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Defining your right to click

Hot on the Web

This column originally ran in ComputorEdge on September 13, 2002
(Issue 2037, Amazing Technology)

It was only inevitable, I suppose, that the greedy would rush in and try to claim they own this or that piece of the Internet.

But it's still sometimes a bit scary the amount of chutzpah some folks have in filing lawsuits claiming to own hyperlink technology or preventing others from linking to their site.

Trying to patent links

At least for now, you won't have to pay to click any time soon.

A judge has dismissed a lawsuit by a company called BT Group claiming that it invented hyperlinks. BT had sued Prodigy for supposedly violating its patent on hyperlinks.

Oddly enough, BT claimed to have invented hyperlinks in the 1970s – nearly a decade after the technology was first proven by Douglas Engelbart (the same man who invented the computer mouse and window-based operating systems), based on earlier proposals by theorist Vannevar Bush.

As to why BT went after Prodigy, it seems that they were suing not over current World Wide Web technology (developed in the late 1980s by Tim Berners-Lee), but an earlier implementation that Prodigy used on their commercial online service in the mid-'80s.

Pending any appeal, though, your right to click freely remains intact.

The right to link?

If you still have the right to use hyperlink technology without paying royalties, the larger question of whether you have the right to post links on your site remains unanswered.

Several courts have ruled that you cannot link to someone's site without their permission.

Seeing as a hyperlink is simply an online address, it's hard to see how these decisions can stand up when appealed. To say you need permission to link to a site is no different from forcing someone to get a corporation's permission to publish their street address.

In the physical world, such a ruling would make it impossible to organize letter-writing campaigns to protest corporate actions. Current protests against Nike would have fizzled if organizers needed Nike's permission to include its corporate mailing address in flyers and letters.

(Although the rights of individuals to be secure in their homes does raise other questions; the soon-to-be-appealed-again case of The Nuremburg Files pits the right of an anti-abortion activist to print the street addresses of doctors who provide abortions against their right to not be harassed when at home. Earlier Supreme Court decisions have held that when you leave home to venture into the world each day, you have a lowered expectation of privacy – but in upholding ordinances banning the picketing in residential areas, the Court ruled that when you go home at night you are allowed to leave the raucous processes of a free nation behind.)

The nastiest fights over the right to link have involved newspapers' online sites. Various news digests and search engines have popped up offering services in which you indicate which stories you're interested in, and then they search all the news sites for you – bringing up a list of links to specific stories.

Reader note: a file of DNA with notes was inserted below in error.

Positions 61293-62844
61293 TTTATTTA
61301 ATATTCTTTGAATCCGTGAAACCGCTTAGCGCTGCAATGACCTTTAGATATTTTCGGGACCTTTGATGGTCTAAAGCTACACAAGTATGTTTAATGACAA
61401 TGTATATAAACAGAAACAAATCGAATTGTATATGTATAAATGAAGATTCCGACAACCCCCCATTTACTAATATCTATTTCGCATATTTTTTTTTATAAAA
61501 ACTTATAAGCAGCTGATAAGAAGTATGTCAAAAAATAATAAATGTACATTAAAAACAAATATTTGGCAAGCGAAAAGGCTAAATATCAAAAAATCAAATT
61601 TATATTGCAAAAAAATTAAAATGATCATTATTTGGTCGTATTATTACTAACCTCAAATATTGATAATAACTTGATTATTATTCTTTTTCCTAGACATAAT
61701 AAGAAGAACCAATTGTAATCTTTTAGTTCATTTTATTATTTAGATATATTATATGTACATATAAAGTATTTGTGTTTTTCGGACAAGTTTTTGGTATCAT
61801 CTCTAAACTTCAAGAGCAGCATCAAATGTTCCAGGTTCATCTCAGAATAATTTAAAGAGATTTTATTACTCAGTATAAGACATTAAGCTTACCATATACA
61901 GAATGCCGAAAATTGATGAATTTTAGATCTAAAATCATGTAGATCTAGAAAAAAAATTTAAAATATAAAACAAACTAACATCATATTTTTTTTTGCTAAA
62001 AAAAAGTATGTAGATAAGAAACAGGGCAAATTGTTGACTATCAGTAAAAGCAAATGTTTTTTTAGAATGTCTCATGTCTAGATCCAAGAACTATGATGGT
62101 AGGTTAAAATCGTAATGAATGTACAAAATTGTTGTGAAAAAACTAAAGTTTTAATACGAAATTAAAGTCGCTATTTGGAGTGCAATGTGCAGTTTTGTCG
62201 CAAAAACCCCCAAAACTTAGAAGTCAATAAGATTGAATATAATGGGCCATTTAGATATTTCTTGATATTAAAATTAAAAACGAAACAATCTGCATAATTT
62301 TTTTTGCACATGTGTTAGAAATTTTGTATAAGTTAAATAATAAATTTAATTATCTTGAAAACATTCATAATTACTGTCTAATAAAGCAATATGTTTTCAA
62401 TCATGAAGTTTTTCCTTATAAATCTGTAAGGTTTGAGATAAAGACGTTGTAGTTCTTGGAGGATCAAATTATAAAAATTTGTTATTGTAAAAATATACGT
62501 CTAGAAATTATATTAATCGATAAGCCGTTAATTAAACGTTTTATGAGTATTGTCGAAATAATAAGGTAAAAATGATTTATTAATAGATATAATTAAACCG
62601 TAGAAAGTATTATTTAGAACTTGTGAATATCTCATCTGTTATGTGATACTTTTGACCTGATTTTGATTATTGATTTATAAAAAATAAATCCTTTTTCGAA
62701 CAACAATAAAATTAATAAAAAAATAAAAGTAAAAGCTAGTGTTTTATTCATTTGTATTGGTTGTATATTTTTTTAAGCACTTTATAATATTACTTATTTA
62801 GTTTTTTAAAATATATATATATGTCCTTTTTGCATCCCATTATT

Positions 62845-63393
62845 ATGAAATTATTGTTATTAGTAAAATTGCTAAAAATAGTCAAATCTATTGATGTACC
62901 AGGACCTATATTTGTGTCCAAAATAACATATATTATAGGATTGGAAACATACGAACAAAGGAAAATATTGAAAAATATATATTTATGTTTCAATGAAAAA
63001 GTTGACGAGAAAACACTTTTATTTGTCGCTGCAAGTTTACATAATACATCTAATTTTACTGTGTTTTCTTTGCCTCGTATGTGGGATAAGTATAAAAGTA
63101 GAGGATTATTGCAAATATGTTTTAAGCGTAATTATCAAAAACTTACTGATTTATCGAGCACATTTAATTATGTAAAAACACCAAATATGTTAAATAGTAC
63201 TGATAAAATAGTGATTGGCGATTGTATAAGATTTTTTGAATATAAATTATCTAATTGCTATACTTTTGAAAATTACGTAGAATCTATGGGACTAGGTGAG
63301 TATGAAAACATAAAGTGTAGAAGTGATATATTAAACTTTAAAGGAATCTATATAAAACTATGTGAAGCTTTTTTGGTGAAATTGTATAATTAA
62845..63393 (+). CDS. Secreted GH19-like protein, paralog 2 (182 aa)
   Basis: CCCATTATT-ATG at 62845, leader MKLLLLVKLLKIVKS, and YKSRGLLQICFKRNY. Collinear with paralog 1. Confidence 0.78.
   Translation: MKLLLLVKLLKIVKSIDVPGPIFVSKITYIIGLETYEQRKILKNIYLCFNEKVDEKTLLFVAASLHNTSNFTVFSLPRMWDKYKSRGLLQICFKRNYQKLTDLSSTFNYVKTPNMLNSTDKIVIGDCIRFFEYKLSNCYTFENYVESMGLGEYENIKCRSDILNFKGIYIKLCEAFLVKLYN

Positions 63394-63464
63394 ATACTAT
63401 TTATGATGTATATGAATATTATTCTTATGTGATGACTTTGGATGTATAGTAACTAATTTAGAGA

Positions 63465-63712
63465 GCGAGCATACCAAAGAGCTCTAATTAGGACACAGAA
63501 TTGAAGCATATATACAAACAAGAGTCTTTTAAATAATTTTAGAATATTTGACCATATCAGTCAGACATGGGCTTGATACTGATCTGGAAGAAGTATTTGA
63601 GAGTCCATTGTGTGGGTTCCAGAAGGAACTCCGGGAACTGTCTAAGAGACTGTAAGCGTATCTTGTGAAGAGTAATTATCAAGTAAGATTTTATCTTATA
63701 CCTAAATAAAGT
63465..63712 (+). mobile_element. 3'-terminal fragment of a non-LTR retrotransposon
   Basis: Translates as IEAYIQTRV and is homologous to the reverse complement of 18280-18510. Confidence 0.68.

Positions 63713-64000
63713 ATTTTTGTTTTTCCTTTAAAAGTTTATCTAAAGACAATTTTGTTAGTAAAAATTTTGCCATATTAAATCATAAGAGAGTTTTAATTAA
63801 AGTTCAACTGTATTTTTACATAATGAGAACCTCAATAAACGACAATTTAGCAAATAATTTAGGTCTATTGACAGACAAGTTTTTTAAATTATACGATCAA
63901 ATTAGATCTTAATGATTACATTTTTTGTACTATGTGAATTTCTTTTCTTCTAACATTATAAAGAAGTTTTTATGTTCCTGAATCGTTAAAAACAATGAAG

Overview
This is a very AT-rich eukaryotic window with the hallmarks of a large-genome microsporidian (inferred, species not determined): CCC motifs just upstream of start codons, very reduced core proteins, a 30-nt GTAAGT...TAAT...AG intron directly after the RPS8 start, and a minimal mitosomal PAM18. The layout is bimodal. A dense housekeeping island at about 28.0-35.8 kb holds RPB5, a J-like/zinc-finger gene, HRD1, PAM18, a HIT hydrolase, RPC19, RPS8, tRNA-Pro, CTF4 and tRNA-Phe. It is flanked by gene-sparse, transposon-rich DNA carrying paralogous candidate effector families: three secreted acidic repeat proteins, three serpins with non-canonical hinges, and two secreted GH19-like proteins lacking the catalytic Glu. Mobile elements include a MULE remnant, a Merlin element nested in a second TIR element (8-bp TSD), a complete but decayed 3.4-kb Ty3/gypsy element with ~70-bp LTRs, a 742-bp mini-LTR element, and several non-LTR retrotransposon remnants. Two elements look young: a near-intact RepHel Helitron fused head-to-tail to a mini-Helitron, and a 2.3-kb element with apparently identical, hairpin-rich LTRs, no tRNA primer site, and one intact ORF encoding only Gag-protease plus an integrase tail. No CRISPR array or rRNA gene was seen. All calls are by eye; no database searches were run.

The newspapers have argued that by linking to a specific story, these digests and search engines are bypassing the newspapers' home pages – depriving them of the opportunity to expose visitors to additional advertising.

It's easier to see the newspaper's point when the digests and search engines in question use frames to pull the individual news story into the environment of the digest/search engine's own Web site. That sort of set-up certainly raises questions of whether the digest or search engine isn't trying to pass off others' news reports as their own. Fraud and misrepresentation are still wrong online.

But to try to ban simple linking seems to be going too far. And the Supreme Court has ruled repeatedly that only creative works can be copyrighted. The Court has ruled specifically that telephone directories do not meet this criteria; that a simple list or database of addresses or phone numbers cannot be copyrighted.

So it would seem to be a rather shaky legal view that a newspaper can claim copyright violation over a Web address.

Besides, the Supreme Court's final standard in almost all cases where someone is seeking to prohibit a certain activity is to ask if a less-restrictive method has been tried first.

And in the case of protecting news stories from those who would repackage them, technology already exists to give newspapers the control they're seeking in the courts.

As the New York Times and San Diego Business Journal (among many others) have already shown, you can simply set up a login procedure for those who visit your site. That way, hyperlinks to a specific story won't work – visitors will be redirected back to the home page, where they can immerse themselves in the pure bliss of seeing all those wonderful newspaper advertisements.